5. Contribution to community,
  6. Openness and Inclusiveness of diverse voices.

This year’s jury is: bill bissett, Moe Clark & Sheri-D Wilson.

Previous Recipients:2014 – bill bissett (Toronto, ON); 2013 – Tanya Evanson (Vancouver, BC); 2012 – Kirk Miles (Calgary, AB); 2011 – Ian Ferrier (Montréal, QC); 2010 – Wendy Morton (Victoria,BC); 2009 – Lillian Allen (Toronto, ON); 2008 – Sarah Murphy (Calgary, AB); 2007 – Murdoch Burnett (Comox, BC).

Get Paid On Time – Make sure your mailing address and contact information are up to date with the PLR program

Did you know that each year, the staff members in the Public Lending Right program office in Ottawa receive many calls from PLR program participants who have not received their cheques? In some cases, the cheques have been lost or stolen in the mail, but in most cases, the payment was sent to an outdated address, because the program participant had neglected to inform the PLR program of a change.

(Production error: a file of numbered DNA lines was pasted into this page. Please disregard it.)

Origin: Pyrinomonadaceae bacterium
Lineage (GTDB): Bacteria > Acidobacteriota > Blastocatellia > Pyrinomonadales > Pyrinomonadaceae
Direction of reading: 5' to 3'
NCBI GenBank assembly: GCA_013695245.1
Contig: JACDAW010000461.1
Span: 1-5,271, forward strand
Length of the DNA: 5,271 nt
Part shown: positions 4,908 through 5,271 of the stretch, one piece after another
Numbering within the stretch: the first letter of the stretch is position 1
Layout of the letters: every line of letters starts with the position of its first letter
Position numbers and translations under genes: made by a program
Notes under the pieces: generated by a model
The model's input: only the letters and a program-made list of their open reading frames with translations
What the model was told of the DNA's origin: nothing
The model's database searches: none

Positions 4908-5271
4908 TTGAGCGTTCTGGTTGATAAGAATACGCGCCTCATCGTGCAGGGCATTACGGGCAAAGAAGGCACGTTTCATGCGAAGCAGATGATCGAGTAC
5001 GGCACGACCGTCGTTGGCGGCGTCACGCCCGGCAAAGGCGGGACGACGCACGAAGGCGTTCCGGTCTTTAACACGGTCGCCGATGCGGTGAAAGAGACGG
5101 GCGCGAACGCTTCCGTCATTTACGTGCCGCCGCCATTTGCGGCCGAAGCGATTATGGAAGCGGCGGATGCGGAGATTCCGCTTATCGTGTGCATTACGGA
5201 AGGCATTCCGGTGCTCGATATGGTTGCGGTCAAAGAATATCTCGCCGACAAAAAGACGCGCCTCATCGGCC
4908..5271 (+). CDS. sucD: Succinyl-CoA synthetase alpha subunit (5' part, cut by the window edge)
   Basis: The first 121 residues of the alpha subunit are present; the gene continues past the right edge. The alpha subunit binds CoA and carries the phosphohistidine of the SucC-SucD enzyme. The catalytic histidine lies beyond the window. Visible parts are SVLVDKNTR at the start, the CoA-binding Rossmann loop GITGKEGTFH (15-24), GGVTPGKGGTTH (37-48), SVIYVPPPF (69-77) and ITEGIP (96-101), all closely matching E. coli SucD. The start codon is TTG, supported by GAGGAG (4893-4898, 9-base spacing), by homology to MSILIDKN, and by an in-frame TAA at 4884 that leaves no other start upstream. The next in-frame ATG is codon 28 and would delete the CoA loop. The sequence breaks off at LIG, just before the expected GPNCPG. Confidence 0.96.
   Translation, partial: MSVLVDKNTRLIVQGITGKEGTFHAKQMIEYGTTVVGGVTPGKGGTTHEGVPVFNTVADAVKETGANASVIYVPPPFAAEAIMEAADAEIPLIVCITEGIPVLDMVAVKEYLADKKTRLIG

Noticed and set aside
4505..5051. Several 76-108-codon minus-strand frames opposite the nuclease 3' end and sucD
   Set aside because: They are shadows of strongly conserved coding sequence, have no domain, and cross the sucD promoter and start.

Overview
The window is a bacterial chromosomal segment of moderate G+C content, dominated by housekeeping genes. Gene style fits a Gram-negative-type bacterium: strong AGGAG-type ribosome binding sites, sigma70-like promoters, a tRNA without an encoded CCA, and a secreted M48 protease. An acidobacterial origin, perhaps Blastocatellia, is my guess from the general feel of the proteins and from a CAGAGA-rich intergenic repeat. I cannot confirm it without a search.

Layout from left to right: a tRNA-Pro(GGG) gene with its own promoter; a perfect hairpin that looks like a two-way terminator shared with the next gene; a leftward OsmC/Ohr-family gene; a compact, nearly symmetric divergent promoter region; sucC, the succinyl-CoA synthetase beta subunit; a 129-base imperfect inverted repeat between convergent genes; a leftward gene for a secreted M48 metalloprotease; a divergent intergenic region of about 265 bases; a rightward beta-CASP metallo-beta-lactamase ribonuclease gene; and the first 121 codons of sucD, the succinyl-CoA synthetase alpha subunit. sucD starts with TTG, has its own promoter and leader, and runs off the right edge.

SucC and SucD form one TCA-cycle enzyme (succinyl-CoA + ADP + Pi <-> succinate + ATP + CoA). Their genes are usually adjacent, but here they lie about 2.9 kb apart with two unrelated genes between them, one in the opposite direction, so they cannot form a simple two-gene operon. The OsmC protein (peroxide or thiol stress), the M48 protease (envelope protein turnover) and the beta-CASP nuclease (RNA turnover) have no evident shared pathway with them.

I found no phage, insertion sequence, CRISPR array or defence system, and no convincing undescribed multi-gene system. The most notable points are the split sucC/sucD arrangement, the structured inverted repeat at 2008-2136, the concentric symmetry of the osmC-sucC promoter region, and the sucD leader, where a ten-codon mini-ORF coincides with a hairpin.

In this age of mail forwarding services, it can take more than one year following a move for a program recipient to notice that something is wrong.  With more and more bill payments and accounts being managed online, your public lending right registration can easily be forgotten when you have changed your address.

You can update your address and contact information at any time of year by calling or emailing the PLR program office. The staff members are happy to assist you.

By having a current mailing address and contact information (telephone number and email address) on file, the PLR program staff can better serve you.

If you have changed address recently and are unsure of your status, please take a moment to confirm with PLR.

During the upcoming registration period, which runs from February 15-May 1, 2015, please take time to update your file by mailing in updated email and telephone coordinates, as well as any new title information. Your efforts to maintain your file are appreciated, and will result in faster service and payment.

National Poetry Month 2015

Established in Canada in April 1998 by the League of Canadian Poets (LCP), National Poetry Month (NPM) brings together schools, publishers, booksellers, literary organizations, libraries, and poets from across the country to celebrate poetry and its vital place in Canada’s culture.  The year 2015 marks the 17th anniversary of National Poetry Month in Canada.